[Sir John Cullum, antiquary.] Autograph Letter Signed ('J. C.') to his brother Thomas Gery Cullum, describing a visit to Bulstrode, with references to the Duchess of Portland, Rev. John Lightfoot, and a long description of Mrs. Delaney.

Author: 
Sir John Cullum (1733-1785) of Hawstead Place, antiquary [his brother Sir Thomas Gery Cullum; Margaret Cavendish Bentinck, Duchess of Portland; John Lightfoot; 'Mrs Delaney', Mary Delany ; Bulstrode]
Publication details: 
'W. Ham [i.e. West Ham, Essex] | 10 June 1777.'
£850.00
SKU: 22446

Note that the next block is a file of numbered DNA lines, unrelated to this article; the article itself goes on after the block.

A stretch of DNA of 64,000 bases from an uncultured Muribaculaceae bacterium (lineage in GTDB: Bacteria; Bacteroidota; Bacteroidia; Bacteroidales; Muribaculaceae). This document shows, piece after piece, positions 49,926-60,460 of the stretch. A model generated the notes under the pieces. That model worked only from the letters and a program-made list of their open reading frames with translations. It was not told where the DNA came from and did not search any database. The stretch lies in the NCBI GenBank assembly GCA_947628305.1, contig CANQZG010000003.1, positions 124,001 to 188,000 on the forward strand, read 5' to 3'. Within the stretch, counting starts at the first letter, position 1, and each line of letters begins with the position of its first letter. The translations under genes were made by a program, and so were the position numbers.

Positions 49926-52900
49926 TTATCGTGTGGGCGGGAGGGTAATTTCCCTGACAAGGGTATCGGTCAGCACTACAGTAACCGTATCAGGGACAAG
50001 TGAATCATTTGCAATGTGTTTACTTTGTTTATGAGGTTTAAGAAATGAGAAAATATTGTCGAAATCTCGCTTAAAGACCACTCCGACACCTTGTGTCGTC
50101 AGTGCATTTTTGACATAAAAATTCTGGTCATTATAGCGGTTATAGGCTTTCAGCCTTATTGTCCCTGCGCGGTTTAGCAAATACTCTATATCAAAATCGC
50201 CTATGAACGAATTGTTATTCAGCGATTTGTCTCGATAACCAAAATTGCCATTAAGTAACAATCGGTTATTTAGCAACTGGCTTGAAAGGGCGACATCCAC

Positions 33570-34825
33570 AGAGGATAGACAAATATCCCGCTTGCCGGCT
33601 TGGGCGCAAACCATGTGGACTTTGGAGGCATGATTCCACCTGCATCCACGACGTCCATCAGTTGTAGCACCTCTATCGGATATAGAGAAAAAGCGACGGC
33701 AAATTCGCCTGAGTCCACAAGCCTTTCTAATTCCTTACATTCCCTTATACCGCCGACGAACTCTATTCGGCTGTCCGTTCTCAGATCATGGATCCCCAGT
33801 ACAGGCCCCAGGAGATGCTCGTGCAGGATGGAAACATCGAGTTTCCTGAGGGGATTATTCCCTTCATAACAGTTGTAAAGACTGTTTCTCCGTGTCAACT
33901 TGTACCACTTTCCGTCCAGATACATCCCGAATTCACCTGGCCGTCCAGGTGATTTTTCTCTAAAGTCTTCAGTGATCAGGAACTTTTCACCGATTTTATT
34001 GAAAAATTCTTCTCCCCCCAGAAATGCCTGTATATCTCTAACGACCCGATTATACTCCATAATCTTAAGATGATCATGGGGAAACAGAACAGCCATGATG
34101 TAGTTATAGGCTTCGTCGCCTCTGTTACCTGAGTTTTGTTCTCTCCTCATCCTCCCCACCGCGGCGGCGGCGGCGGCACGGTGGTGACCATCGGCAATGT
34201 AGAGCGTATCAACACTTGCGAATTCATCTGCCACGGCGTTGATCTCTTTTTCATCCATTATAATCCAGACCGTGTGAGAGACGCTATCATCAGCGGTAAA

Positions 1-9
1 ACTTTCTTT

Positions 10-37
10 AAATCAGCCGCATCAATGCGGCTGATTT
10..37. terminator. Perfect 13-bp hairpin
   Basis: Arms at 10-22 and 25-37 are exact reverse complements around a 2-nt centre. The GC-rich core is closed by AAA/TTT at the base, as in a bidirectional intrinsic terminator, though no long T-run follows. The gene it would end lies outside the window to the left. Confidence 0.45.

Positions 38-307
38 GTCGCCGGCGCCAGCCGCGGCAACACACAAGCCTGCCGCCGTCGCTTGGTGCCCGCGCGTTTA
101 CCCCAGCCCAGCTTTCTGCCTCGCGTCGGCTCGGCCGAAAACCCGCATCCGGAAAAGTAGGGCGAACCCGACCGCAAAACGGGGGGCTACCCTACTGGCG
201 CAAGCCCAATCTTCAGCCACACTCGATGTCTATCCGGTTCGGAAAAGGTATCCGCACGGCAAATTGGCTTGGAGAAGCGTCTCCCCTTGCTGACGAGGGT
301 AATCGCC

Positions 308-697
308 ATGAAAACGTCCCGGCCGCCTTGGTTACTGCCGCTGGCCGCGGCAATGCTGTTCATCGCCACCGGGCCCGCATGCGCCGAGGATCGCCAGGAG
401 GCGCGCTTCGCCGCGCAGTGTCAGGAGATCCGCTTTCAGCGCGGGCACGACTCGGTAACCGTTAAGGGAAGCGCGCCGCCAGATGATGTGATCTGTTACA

See the entries for both brothers in the Oxford DNB, as also those of individuals mentioned in the letter: Margaret Cavendish Bentinck (1715-1785), the fabulously-wealthy Duchess of Portland, owner at Bulstrode of the finest natural history collection in the land (her herbarium is now at Kew); her librarian the botanist Rev. John Lightfoot (1735-1788); and her companion the celebrated 'Mrs Delaney', Mary Delany (1700-1788). 3pp, 4to. On bifolium. Addressed, with postmarks, to 'T. G. Cullum Esqr | Bury St. Edmunds | Suffolk'. The letter was sent with a seal, which has been cut away leaving a hole in the first leaf, together with a triangular cut at the edge from the breaking of it, all of which has resulted in the loss of a few words of text. Otherwise in fair condition, lightly aged and worn. An excellent long letter in a neat close hand, giving a vivid and ecstatic description of Bulstrode in its glory, Cullum considering his visit 'one of the most capital Days of my Life'. Writing from the home of his wife's family, he begins: 'Dear Brother | Ashby's calling upon you has forestalled somewhat of what I intended saying to you, however I must give you an Account of my Expedition to Uxbridge, which turned out a very good one. My Design was only to have staid one Night: however the Evening I got there, I found Lightfoot [had] mentioned to the Duchess of Portland my projected Visit to Ux[bridge, and s]he had ordered him to ask Mr. Holcombe and myself to sp[end time] with her. This was an irresistible Invitation; and accordingly on Saturday we all set off in the Morning for the Seat at Bulstrode, which is but 5 Miles off'. There follows an account of the visit, with Lightfoot as guide, made over 'a long Day (which however waws much too short)', to both house ('nothing remarkable in its Architecture, or the Grandeur of its Appartments [sic]', but 'stored with almost whatever is curious in Art and Nature') and grounds. Bulstrode House is 'surrounded with a sunk Fence, in Circuit about 2 Miles, which encloses Gardens, Woods Waters &c.' He describes the 'multitude of curious Plants both foreign and native; of the latter of which I have brought away some, which I hope to bring alive to Hardwick; Circaea alpina, Trientalis Europaea, Saxifraga Hirculus, Saxifraga nivalis, Scandix adorata'. He continues: 'After spending the Morning by ourselves, at near five o'Clock we sat down to Dinner with the Ds. and her Friend Mrs. Delaney. [sic] Perfect Affability, and good Nature made the rest of the Day pass away most agreeably. Her Grace shewed me whatever I asked for, which was chiefly English Productions, particularly shells; and she gave me a new Pecten, and another Trifle or two; and she desired me to send her some Plants of the Trifolium ochroleucon; so you see a Correspondence is settled between us, which I hope may be conducted without any Scandal or Suspicion. The Mrs. Delaney [sic] I mentioned is a most extraordinary Woman; she is the widow of Dr. Delaney, the Friend of Swift, who made a famous ridiculous Song upon the Wedding; she is now in her 77th. Year, and has all the Cheerfulness, and Quickness of Parts which she ever had in her Youth; she is a Lady of extraordinary Accomplishments; among others, she excells in painting and drawing: this Quality has enabled to imitate Flowers in a most singular and beautiful Manner: she has caused Paper to be stained with every possible Gradation of every Colour; with these she cuts out Flowers to such a high Degree of Resemblance as is scarcely credible: they are stuck on dark Grounds to set them off- they are the Admiration of every one that sees them, and indeed they exceeded my Expectation, though raised pretty high'. He concludes with reference to the 'Flora Caledonia', which will be published in six weeks, 'and I can assure you, it must stand by its own Merit, for it will receive no Advantage from Type or Paper. The Author is at present hid by the Leg: in August he is to go into Nottinghamshire to take Possession of another Living which his Patroness has given him and upon his Return he says he will call upon me. Holcombe is gone Home to-Day; as I hope to do on Friday'.